“Vanaja” is a groundbreaking film about caste, culture, class and most importantly the feelings and emotions of a young mother, and a must-see for movie lovers and those who appreciate art and culture.
Vanaja, the titular heroine, is a young 14 year-old daughter of a poor, low-caste fisherman, struggling with dwindling catches and mounting debt, who yearns to learn the Kuchipudi style of dancing. She uses her wits and smarts to worm her way into the home of a rich landlady in the village, Rama Devi, in hopes of learning Kuchipudi dance while earning her keep.
Vanaja uses her intelligence to get the attention of the landlady and manages to learn music and dance from her. She excels at the art, and seems to be on a steadily ascending path when Shekhar (Karan Singh), Rama Devi’s 23-year-old son – handsome, muscular and rather insecure, returns from America to run for local political elections.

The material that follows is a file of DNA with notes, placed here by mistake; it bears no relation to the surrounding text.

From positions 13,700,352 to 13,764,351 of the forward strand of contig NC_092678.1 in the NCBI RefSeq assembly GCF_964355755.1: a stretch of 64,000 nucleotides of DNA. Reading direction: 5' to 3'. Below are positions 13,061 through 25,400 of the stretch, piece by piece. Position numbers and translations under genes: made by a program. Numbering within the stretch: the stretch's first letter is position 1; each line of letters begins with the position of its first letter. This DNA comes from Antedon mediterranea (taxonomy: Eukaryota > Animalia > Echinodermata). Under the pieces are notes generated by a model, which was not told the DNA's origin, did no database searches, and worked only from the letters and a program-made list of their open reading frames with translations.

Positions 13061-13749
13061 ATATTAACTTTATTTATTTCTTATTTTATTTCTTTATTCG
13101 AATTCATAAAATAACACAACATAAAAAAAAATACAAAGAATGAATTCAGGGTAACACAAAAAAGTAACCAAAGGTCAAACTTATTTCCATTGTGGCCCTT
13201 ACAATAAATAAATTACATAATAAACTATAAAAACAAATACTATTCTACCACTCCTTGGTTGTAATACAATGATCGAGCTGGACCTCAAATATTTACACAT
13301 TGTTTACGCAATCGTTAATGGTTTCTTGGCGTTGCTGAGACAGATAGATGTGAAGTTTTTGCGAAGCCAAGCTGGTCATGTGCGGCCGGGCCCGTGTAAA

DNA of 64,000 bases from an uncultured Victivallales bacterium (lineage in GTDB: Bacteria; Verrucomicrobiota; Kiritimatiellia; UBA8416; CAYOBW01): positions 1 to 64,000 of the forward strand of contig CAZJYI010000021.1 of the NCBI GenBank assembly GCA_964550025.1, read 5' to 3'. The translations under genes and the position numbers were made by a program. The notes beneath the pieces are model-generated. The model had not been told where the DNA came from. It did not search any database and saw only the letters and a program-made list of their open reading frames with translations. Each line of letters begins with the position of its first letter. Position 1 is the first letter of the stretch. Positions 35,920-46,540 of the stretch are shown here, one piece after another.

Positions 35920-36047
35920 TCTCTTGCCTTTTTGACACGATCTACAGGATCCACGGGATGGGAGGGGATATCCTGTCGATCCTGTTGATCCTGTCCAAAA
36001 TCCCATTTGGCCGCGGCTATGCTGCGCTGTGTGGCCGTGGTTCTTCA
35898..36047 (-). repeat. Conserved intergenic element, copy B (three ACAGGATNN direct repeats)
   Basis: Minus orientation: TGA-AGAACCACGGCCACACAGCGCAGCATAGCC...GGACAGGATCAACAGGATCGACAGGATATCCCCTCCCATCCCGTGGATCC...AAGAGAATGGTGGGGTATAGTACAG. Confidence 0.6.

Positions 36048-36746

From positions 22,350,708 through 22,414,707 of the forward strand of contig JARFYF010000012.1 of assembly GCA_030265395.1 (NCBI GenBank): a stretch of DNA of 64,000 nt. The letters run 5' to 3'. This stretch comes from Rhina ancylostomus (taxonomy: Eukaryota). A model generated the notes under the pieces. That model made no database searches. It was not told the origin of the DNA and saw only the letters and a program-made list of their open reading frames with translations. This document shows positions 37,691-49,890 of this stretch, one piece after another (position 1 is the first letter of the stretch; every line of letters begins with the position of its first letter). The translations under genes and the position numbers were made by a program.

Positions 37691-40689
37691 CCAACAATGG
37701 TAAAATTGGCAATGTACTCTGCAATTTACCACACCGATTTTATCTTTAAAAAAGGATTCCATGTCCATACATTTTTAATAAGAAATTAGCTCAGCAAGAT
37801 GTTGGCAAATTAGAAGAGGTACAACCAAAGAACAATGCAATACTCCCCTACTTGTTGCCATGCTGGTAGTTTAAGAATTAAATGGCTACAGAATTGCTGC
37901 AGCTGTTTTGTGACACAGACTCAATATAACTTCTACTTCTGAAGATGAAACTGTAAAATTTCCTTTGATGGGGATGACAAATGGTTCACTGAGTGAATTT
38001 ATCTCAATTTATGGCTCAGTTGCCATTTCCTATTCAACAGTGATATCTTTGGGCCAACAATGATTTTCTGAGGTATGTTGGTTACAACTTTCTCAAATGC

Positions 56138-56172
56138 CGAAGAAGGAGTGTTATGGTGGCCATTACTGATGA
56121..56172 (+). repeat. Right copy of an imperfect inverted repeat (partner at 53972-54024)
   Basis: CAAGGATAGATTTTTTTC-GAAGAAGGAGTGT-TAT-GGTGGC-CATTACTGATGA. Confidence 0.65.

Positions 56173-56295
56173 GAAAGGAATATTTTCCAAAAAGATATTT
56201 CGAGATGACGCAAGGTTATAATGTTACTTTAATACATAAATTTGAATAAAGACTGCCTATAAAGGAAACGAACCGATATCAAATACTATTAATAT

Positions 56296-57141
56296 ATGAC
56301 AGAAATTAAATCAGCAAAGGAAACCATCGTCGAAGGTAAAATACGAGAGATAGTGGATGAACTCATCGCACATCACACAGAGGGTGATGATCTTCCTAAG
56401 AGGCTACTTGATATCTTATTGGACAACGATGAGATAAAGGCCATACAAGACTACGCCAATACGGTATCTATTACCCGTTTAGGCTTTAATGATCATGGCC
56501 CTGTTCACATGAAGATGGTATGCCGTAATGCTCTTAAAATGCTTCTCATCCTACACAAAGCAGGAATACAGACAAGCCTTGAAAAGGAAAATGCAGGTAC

Sexual chemistry is ignited between Shekhar and Vanaja (still a minor at 15), as flirtation and innuendo bloom. But, the situation suddenly turns ugly when Vanaja’s superior intellect pits her against Shekhar in a public incident, which ultimately humiliates him in front of his mother. Matters escalate, spiraling downwards and she is pitched into a tale of class, family and animus from which there is only one escape.
“Vanaja” is not only the writer and director Rajnesh Domalapalli’s first feature but also his thesis at the Film School at Columbia University. While some critics call this movie a glorified documentary, the story line is delightfully simple, yet excellent and realistic. Exemplary acting by novice actors make this a must-see film. The caste system, culture clashes, women’s rights are portrayed candidly and credibly.
This is a story of a young girl who must face the harsh realities of existence, very early on in life. In becoming a woman, she must make difficult decisions that are best for others but not necessarily the greatest for her. And her choices will eventually leave her devastated and lonely, as she makes a selfless sacrifice even many adults are not capable of.
–written by Visi Tilak